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Best of the National Book Festival: Jason Reynolds, 2018

Welcome to our ongoing celebration of the Library of Congress National Book Festival. Each weekday, we will feature a video presentation from among the thousands of authors who have appeared at the National Book Festival and as part of our new year-long series, National Book Festival Presents. Mondays will feature topical nonfiction; Tuesday: poetry or literary fiction; Wednesday: history, biography, memoir; Thursday: popular fiction; and Friday: authors who write for children and teens. Please enjoy, and make sure to explore our full National Book Festival video collection!

The following post was written by Sasha Dowdy and Monica Valentine, program specialists in the Library’s Young Readers Center.

This event from the National Book Festival is especially for children and teens, and this blog post includes prompts for writing and thinking that young readers, families and teachers can use to explore the author and the author’s work. Recommended for ages 10-18.

The award-winning author Jason Reynolds—appointed the seventh National Ambassador for Young People’s Literature in January 2020—talks about his novel “Sunny” on the Children’s Purple Stage at the 2018 National Book Festival in D.C. Listen as he discusses go-go music, the validation that it gave to D.C. youth and his role as a “lead talker” in youth literature. Jason is introduced by young people’s author Fred Bowen, who has written 24 books for kids and writes the weekly sports opinion column in KidsPost for The Washington Post.

Jason Reynolds’s performance starts at 2:44, and timestamps for major topics are below:

  • DC & go-go music (3:58)
  • Who is the “Lead Talker”? (6:49)
  • Why the call and response in go-go is a big deal (8:53)
  • Jason as a lead talker of young people’s literature and the power of representation (10:27)
  • What to do if this music sounds like noise to you (11:58)
  • Q&A from the audience begins (14:09)

Writing and Thinking Prompts

  • Have you read any of this author’s works? How did this author talk change what you think about the author?
  • What surprised you about the author talk? What does it make you wonder about?
  • If you had been there, what would you have wanted to ask the author?

Here are some prompts from a few moments in the author talk:

11:58: Jason Reynolds describes what it’s like to listen to a new kind of music for the first time: “What if we don’t know how to hear that music?… If you hear and you’ve never heard it, you will say it sounds like noise… But if you give it some time, a fair ear, a fair listen, lean in, have some patience—then at least you’ll understand why the music sounds so good to us.”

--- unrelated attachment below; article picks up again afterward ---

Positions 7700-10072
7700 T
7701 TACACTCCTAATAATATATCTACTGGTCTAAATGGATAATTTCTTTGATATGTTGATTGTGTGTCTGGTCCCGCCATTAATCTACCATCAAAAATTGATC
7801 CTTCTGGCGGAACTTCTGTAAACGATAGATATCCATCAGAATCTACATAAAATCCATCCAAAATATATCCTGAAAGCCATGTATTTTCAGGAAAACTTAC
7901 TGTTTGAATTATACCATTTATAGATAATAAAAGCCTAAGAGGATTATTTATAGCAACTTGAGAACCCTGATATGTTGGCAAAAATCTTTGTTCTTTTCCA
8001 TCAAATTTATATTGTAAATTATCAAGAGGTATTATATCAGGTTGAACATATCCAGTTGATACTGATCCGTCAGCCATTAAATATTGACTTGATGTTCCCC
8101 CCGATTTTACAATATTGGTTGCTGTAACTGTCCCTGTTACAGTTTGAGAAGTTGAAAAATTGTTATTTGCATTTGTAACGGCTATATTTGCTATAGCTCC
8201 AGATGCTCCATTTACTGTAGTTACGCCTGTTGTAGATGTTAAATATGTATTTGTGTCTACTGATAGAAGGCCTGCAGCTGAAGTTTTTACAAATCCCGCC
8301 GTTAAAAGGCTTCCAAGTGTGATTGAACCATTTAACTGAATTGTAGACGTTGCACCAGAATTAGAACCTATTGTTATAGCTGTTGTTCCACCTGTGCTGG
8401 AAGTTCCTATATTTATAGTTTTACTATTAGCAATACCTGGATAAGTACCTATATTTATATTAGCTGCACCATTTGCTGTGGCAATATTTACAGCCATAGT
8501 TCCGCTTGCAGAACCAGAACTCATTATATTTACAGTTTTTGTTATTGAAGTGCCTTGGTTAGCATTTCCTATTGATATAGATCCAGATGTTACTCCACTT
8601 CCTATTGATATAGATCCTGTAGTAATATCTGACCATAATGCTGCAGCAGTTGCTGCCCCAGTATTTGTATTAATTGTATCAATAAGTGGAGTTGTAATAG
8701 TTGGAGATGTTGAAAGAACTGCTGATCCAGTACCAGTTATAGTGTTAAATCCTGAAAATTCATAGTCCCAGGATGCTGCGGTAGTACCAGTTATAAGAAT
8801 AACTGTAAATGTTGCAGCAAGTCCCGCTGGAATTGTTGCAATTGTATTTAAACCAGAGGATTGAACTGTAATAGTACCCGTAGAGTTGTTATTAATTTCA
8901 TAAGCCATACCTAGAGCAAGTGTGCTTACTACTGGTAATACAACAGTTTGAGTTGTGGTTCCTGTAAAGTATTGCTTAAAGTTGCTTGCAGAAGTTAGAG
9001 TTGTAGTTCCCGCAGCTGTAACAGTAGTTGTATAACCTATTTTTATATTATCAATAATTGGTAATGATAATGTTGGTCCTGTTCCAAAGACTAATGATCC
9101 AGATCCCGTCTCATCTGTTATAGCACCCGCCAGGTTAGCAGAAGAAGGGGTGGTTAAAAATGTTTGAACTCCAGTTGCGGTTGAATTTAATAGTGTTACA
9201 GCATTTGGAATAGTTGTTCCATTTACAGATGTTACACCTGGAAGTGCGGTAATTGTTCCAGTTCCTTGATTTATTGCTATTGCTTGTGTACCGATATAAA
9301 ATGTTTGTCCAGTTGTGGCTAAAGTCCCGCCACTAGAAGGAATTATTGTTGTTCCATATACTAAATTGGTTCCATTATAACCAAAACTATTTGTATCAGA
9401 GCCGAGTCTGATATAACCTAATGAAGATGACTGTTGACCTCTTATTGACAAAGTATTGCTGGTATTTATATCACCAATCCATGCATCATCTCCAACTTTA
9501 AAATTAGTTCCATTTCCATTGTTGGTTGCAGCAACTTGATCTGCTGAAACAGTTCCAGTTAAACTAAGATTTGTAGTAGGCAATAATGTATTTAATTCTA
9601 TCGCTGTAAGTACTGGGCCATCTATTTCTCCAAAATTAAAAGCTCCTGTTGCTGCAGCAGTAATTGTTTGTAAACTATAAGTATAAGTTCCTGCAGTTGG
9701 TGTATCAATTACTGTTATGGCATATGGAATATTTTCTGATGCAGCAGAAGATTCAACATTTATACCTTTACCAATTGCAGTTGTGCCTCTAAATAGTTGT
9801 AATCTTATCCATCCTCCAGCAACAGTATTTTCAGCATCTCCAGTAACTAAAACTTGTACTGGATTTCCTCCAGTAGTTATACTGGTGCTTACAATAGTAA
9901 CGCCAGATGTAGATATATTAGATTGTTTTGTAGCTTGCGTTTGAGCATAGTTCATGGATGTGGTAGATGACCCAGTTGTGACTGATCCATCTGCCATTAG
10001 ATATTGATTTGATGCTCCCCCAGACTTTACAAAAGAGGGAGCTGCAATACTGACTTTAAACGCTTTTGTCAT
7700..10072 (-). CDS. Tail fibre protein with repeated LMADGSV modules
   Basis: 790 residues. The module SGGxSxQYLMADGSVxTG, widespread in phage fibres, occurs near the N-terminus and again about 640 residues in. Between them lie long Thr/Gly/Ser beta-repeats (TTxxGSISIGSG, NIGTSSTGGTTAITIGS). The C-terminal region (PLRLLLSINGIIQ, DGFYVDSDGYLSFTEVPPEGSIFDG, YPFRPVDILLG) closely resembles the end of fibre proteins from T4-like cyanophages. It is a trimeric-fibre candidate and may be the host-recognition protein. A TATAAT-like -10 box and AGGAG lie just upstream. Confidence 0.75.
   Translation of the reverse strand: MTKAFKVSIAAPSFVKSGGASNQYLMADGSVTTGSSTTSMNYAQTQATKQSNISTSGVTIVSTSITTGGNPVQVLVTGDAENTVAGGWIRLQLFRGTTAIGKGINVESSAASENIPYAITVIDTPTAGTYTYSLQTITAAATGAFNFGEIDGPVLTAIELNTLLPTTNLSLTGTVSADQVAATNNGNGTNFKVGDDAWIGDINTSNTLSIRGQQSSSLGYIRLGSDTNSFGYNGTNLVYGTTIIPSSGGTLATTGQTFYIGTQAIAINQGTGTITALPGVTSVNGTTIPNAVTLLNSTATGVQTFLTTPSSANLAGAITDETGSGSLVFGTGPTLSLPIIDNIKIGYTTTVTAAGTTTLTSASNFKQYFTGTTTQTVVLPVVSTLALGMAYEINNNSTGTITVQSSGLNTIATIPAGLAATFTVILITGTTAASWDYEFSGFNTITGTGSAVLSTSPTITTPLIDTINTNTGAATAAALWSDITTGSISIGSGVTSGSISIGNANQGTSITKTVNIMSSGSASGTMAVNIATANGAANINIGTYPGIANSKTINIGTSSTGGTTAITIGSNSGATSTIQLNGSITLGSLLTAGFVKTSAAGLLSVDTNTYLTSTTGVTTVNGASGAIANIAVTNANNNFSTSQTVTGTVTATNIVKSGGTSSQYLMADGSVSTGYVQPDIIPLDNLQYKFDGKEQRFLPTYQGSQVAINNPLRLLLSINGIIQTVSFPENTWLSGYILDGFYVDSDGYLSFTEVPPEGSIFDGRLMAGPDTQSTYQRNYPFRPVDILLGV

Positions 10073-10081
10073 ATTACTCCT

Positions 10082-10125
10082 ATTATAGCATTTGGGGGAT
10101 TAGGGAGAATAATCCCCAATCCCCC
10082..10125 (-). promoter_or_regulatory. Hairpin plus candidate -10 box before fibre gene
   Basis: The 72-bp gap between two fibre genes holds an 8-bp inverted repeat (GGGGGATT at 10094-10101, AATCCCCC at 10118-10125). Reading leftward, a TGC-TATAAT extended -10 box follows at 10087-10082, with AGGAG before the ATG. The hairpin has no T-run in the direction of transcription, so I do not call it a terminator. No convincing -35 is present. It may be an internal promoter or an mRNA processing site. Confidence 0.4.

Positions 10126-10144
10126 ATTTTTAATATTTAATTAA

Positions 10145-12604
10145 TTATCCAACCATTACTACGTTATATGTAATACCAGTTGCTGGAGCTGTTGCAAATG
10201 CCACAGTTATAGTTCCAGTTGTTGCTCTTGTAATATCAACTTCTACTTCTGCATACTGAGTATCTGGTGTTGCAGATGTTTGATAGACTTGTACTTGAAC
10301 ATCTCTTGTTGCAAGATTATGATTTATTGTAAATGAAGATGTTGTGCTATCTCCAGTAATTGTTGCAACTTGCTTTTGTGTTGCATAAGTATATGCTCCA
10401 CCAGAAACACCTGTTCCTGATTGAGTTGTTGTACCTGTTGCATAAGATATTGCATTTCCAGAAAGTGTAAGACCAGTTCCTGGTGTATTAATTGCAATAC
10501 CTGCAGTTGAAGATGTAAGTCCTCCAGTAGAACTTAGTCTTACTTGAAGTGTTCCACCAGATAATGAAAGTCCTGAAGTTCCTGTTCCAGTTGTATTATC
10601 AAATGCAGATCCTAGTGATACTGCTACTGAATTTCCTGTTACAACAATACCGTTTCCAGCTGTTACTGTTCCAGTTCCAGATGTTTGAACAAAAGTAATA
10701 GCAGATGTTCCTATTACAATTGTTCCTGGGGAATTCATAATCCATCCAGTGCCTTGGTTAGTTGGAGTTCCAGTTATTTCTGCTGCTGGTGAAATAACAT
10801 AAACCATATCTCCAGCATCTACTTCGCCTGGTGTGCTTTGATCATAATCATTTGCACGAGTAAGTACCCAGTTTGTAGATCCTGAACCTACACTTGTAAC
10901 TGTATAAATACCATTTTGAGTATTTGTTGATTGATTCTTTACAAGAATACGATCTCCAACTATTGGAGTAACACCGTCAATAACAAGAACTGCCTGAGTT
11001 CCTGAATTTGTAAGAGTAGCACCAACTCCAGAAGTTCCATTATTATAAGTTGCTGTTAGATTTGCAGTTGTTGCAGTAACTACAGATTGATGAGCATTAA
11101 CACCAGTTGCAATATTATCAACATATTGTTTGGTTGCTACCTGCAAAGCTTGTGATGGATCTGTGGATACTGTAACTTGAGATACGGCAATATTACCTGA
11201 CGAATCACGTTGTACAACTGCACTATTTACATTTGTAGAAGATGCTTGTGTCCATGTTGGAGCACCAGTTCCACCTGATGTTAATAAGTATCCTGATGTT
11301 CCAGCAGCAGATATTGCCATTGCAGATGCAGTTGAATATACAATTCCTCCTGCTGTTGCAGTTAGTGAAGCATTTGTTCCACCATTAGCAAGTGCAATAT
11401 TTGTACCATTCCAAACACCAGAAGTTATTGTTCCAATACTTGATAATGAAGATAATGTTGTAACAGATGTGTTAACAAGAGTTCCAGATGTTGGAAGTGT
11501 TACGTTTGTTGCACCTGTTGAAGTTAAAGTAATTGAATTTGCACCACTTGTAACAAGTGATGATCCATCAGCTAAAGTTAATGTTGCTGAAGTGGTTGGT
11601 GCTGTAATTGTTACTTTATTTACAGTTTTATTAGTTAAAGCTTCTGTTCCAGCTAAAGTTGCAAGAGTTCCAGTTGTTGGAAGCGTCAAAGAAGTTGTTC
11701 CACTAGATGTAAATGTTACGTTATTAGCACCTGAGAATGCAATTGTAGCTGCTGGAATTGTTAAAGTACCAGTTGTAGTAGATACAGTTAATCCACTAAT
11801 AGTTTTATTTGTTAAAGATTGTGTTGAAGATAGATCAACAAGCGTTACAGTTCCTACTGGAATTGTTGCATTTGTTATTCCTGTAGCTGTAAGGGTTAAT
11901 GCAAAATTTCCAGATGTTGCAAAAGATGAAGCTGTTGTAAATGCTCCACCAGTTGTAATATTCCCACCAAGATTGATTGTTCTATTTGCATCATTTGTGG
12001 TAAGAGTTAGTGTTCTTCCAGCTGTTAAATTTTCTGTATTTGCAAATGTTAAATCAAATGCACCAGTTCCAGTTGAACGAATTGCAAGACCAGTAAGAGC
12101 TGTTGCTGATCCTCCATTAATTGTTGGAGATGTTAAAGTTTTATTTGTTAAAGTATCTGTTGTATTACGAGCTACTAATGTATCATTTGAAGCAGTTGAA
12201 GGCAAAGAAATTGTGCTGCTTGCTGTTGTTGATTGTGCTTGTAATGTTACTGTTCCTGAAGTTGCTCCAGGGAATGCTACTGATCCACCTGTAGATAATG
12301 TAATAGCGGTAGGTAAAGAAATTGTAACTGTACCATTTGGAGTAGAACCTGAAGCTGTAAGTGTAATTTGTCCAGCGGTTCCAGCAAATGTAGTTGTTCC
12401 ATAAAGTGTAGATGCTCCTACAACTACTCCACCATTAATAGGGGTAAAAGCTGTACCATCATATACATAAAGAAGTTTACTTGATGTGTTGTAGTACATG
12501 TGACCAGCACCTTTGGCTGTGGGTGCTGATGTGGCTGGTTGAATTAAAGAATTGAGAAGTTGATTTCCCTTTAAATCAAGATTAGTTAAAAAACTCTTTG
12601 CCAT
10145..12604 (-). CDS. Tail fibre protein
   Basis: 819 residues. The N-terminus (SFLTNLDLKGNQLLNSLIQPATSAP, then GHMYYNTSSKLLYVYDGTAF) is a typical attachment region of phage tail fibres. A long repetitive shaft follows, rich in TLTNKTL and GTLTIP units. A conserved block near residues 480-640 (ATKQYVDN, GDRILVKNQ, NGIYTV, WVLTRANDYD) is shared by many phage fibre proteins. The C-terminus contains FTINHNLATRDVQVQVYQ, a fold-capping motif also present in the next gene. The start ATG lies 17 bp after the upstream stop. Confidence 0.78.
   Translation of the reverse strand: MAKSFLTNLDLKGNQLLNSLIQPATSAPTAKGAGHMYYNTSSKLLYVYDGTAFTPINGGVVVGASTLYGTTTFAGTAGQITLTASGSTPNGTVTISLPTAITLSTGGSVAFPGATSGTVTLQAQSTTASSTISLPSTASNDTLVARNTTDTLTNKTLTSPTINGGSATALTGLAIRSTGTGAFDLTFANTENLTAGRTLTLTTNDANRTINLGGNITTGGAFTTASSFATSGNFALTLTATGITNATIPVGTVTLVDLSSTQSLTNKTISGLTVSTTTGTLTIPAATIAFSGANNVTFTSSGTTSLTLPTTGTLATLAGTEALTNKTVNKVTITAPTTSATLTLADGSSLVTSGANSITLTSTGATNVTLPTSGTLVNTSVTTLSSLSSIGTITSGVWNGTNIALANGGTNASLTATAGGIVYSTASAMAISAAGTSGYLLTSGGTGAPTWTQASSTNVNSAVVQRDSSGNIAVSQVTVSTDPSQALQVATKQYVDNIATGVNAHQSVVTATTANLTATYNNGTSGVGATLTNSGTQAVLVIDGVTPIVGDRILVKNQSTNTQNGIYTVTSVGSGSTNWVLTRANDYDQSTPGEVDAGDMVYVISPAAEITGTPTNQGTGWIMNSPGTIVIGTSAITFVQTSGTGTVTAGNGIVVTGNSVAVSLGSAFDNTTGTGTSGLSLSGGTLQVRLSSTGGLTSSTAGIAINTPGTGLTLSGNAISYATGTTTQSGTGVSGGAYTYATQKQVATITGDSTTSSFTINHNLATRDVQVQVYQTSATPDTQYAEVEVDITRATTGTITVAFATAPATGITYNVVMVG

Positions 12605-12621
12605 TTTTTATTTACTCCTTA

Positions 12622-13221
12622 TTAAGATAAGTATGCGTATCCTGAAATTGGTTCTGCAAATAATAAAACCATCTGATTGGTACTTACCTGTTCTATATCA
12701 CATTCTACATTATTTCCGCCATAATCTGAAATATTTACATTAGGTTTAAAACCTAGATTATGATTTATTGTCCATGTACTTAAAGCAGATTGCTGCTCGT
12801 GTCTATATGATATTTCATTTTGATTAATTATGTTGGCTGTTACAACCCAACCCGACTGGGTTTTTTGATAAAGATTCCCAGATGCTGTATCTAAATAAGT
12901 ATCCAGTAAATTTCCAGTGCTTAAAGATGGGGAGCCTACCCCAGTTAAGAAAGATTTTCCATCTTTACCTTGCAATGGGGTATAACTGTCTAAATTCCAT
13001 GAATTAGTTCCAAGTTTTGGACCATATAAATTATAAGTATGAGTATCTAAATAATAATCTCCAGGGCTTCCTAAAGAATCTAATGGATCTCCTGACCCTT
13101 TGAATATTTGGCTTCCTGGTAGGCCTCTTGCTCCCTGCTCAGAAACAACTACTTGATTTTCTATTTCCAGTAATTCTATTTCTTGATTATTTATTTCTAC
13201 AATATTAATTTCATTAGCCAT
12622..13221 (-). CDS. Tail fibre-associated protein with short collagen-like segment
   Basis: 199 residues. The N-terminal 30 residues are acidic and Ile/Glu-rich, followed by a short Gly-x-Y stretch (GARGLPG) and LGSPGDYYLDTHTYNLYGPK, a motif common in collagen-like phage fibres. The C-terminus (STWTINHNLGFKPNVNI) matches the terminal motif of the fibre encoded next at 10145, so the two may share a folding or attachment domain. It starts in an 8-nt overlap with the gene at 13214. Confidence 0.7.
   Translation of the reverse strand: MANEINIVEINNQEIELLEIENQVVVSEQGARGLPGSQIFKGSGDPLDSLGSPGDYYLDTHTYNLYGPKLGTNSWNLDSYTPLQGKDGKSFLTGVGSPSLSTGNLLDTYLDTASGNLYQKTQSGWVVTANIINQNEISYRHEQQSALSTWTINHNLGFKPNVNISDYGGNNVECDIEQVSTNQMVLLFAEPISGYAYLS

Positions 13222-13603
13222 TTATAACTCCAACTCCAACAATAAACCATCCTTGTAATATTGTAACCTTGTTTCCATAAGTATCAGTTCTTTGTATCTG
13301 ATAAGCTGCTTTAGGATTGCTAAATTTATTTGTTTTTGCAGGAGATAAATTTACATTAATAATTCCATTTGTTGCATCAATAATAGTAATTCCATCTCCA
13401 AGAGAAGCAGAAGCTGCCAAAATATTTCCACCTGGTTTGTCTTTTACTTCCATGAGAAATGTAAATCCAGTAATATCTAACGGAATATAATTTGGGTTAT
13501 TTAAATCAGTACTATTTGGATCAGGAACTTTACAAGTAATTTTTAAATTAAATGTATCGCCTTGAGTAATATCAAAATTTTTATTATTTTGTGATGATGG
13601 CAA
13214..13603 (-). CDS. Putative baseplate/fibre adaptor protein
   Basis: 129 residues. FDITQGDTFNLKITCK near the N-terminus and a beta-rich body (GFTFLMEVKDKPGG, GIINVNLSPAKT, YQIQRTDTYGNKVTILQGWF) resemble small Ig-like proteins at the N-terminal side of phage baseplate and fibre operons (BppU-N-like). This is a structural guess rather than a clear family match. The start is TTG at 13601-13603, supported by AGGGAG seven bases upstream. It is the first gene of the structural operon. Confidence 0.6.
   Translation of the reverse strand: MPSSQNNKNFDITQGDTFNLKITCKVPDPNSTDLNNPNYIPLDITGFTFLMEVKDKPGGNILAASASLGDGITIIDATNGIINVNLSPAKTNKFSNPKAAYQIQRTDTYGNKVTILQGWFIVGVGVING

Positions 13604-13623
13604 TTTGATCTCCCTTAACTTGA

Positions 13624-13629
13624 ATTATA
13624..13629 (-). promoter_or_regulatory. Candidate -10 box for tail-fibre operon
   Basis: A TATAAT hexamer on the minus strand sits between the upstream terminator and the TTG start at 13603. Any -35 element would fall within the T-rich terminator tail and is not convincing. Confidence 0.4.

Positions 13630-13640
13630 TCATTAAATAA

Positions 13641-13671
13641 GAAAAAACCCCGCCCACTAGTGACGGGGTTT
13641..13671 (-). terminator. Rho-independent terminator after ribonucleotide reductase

• Have you ever started to read a book that seemed like noise to you because you had a hard time connecting to the writing, the setting or the characters? Try again and give it a fair shot. What was different the second time? Think of, or write down, a few things that the book helped you notice or understand that you could not before.

14:40: Jason Reynolds says that he didn’t know anything about dance, so he promised his dancer friend Aurelia that he would write her into his book “Sunny” if she taught him how to write about dance.

  • What is a special skill that you have that you could teach someone else about? What special language do you use to talk about it? How would you explain it to someone who doesn’t know anything about it?

16:19: Jason Reynolds says: “My mother always said, ‘Don’t ever trust nobody who is all cry and no laugh.’”

  • Write about a tough experience that you have been through. What was your primary feeling about it—anger, disappointment, fear? How did you see a small piece of joy, then or after? How can you make sure you include both “cry” and “laugh” in what you write about the experience?

18:44: Jason Reynolds’s advice to people who want to be writers is: “You got to read, you got to write.” Also, “Excellence is a habit… You have to create positive habits for yourself,” no matter whether you want to be a writer or anything else.

  • Take Jason’s challenge: Write down what you want to be someday, and think of a positive habit that could help you achieve that goal. Describe or illustrate your habit on paper—you can make it visual if you want to. How can you make sure your habit stays a habit?

Explore More

Want to learn more about Jason Reynolds, go-go music and Washington, D.C.? Explore these online resources from the Library:

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